33 László Róbert, Notes on the current phase of electoral reform in Hungary, 12 December 2012, Választásirednszer.hu,

file:///C:/Users/bea/Documents/electoral%20rights/Notes%20on%20the%20current%20phase%20of%20electora l%20reform%20in%20Hungary%20%20%20v%C3%A1laszt%C3%A1sirendszer.hu.htm

34 Alkotmányellenes a választási regisztráció, Origo, 4 January 2013, http://www.origo.hu/itthon/20130104-az-alkotmanybirosag-dontese-a-valasztasi-feliratkozasrol.html

35 Act XXXVI. of 2013 about electoral procedure, http://net.jogtar.hu/jr/gen/getdoc.cgi?docid=A1300036.TV 36 Egymillió forintot kapnak kampányukra az egyéni képviselőjelöltek - A választási eljárás és a

kampányfinanszírozás változásairól, Jogi Fórum, 11 June 2013. http://www.jogiforum.hu/hirek/29792


2. Access to Electoral rights

2.1 Citizen residents (Age, Mental disabilities, Persons convicted of criminal offences) Citizen residents are enfranchised in all elections. The general age of threshold is eighteen for both voting and running as a candidate in all types of elections. A person can be

disenfranchised by a court ruling due to mental illness, mental disability or addiction. In addition, a person disenfranchised by a court for committing an offence shall have no suffrage.37 Exclusion from participation in public affairs may be imposed in addition to imprisonment that has not been suspended if the perpetrator has committed an intentional criminal offense and is unworthy of participating in public affairs. ‘A juvenile offender may only be excluded from public affairs if he/she has been sentenced to imprisonment for over one year.’38 Regarding voting rights in referenda, the general rule as stipulated by the

Constitution is that ‘Every person entitled to vote in elections of Members of Parliament shall have the right to participate in national referenda. Every person entitled to vote in elections of local representatives and mayors shall have the right to participate in local referenda.’39 2.2 Citizens abroad

Temporarily absent

The general rule is that votes may be cast only in person and, with the exceptions referred to in law, only at the polling station designated in accordance with the voter’s domicile.40 However, exceptions can be made for citizens who do not reside at their permanent address either within or outside the country on election day.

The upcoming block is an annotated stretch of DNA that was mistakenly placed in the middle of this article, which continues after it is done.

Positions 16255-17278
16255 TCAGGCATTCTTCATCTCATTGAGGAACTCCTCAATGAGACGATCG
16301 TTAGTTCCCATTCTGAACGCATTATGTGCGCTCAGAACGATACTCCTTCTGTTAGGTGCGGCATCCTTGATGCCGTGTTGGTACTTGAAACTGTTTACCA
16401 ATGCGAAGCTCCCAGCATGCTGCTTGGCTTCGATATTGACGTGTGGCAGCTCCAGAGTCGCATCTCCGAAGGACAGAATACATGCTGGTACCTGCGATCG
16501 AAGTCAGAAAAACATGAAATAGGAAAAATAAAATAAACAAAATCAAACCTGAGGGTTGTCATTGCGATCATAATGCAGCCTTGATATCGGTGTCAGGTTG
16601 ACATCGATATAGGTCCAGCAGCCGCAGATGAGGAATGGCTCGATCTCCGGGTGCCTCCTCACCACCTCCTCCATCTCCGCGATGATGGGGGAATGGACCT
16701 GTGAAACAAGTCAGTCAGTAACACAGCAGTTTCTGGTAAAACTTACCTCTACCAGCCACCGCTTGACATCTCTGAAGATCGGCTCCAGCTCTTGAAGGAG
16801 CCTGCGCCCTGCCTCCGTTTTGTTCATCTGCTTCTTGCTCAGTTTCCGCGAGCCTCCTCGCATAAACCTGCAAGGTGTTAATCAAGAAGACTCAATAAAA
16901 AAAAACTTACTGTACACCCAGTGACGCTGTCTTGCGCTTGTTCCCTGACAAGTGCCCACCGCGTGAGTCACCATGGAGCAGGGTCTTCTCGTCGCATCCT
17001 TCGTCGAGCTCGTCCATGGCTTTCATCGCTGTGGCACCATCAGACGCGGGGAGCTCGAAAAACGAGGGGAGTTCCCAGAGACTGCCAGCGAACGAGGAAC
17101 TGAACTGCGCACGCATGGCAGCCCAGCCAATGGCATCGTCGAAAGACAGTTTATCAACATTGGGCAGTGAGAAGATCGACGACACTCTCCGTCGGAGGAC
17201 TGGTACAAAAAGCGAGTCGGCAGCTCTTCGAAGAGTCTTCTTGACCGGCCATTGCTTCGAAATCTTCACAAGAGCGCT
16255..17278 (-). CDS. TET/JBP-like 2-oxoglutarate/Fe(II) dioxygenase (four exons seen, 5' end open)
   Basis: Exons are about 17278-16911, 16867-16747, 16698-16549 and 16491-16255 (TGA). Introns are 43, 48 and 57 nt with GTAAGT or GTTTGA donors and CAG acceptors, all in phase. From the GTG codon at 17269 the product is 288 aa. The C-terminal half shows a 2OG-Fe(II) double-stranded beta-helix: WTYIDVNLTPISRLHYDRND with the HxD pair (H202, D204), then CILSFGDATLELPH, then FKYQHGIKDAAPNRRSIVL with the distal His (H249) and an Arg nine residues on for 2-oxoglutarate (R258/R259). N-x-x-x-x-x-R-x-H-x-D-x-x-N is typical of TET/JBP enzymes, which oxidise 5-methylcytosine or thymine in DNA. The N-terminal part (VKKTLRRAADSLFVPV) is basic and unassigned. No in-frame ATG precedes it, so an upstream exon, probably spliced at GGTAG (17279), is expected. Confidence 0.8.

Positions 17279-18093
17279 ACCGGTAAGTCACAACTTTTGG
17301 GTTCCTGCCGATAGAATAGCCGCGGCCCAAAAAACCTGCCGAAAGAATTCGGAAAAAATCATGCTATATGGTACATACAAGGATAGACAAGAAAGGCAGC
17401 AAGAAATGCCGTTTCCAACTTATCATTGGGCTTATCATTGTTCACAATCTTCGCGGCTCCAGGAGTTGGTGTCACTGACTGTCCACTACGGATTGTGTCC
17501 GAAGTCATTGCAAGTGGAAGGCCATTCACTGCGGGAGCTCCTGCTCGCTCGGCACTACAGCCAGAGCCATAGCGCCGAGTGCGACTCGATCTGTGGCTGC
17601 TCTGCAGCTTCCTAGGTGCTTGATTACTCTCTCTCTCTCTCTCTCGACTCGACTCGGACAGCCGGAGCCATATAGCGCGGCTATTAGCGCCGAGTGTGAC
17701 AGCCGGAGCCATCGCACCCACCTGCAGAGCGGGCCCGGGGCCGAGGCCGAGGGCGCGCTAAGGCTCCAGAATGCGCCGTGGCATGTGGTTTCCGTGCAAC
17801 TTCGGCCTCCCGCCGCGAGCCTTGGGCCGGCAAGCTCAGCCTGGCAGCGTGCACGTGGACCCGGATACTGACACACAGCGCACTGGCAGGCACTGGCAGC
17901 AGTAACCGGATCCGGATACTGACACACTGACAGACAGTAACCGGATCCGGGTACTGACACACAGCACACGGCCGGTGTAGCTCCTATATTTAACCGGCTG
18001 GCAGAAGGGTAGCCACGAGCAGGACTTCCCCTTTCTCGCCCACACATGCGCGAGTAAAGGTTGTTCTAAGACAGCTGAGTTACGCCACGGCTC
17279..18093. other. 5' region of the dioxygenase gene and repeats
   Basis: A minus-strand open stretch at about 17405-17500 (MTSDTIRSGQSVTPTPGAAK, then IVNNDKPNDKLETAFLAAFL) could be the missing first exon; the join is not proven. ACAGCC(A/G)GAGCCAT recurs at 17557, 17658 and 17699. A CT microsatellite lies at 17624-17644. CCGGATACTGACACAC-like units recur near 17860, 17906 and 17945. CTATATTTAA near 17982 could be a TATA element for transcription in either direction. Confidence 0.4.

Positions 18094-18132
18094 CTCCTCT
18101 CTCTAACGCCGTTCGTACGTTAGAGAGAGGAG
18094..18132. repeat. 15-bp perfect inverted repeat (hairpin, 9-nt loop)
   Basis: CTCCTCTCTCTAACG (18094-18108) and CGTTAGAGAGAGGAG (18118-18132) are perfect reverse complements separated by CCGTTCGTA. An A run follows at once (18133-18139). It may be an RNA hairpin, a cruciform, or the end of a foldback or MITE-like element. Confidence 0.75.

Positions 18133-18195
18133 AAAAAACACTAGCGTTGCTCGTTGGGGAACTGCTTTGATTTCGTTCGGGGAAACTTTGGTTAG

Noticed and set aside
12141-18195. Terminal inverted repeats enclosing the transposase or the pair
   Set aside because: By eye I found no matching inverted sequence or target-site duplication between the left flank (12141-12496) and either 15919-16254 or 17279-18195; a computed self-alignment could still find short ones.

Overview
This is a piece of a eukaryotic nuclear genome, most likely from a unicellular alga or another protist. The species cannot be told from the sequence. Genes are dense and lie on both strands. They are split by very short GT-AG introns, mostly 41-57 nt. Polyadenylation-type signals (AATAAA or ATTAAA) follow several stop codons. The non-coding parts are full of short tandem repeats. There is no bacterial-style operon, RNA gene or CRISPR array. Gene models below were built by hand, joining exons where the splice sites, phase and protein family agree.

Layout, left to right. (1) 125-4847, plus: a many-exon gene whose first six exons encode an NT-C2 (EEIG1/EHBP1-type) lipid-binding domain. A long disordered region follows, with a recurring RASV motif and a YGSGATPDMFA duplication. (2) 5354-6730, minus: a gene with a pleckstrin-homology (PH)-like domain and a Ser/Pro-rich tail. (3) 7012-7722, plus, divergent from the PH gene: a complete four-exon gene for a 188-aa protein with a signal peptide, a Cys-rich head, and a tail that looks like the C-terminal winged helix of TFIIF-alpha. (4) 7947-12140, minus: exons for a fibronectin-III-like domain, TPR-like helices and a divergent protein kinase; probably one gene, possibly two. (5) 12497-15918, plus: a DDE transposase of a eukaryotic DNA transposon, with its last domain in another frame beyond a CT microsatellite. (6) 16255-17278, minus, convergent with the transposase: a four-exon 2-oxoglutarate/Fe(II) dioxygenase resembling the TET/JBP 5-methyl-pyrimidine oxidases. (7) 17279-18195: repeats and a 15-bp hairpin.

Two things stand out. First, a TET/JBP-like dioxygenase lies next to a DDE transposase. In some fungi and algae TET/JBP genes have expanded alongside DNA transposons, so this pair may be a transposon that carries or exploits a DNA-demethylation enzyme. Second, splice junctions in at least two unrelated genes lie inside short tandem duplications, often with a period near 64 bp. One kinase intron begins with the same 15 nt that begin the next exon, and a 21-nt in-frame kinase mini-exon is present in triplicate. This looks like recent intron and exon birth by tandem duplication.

Citizens who are temporarily out of the country on election day can vote personally at an embassy or specified polling station abroad during national elections. The resident citizen who is temporarily out of the country first has to register in the electoral roll at a foreign representation.41 At local and regional legislative elections voting from abroad is not possible.

Besides these arrangements, there is no possibility of proxy-voting, postal voting or e-voting.

Permanently abroad

As explained above, the new electoral law as of 2011 primarily targets ethnic Hungarian minorities who, in general, were born outside the borders of Hungary. Non-resident citizens are generally enfranchised in national legislative elections, but cannot vote or run as

candidates in local or regional ones. This applies to all expatriates who are citizens of

Hungary. During national elections they can practice their voting rights without limitations in the sense that there is no requirement of previous residence and no additional restriction referring to time spent abroad, or for citizens who were born abroad. However, non-resident citizens can vote and run as candidates only on a party list, but not in single seat


37The Fundamental Law of Hungary, 2011, Freedom and responsibility, Article 23.

38Karsai, Krisztina&. Szomora Zsolt, Criminal Law in Hungary, Kluwer Law International, 2010, 113. 39 The Fundamental Law of Hungary, 2011, Freedom and Responsibility, Article 23.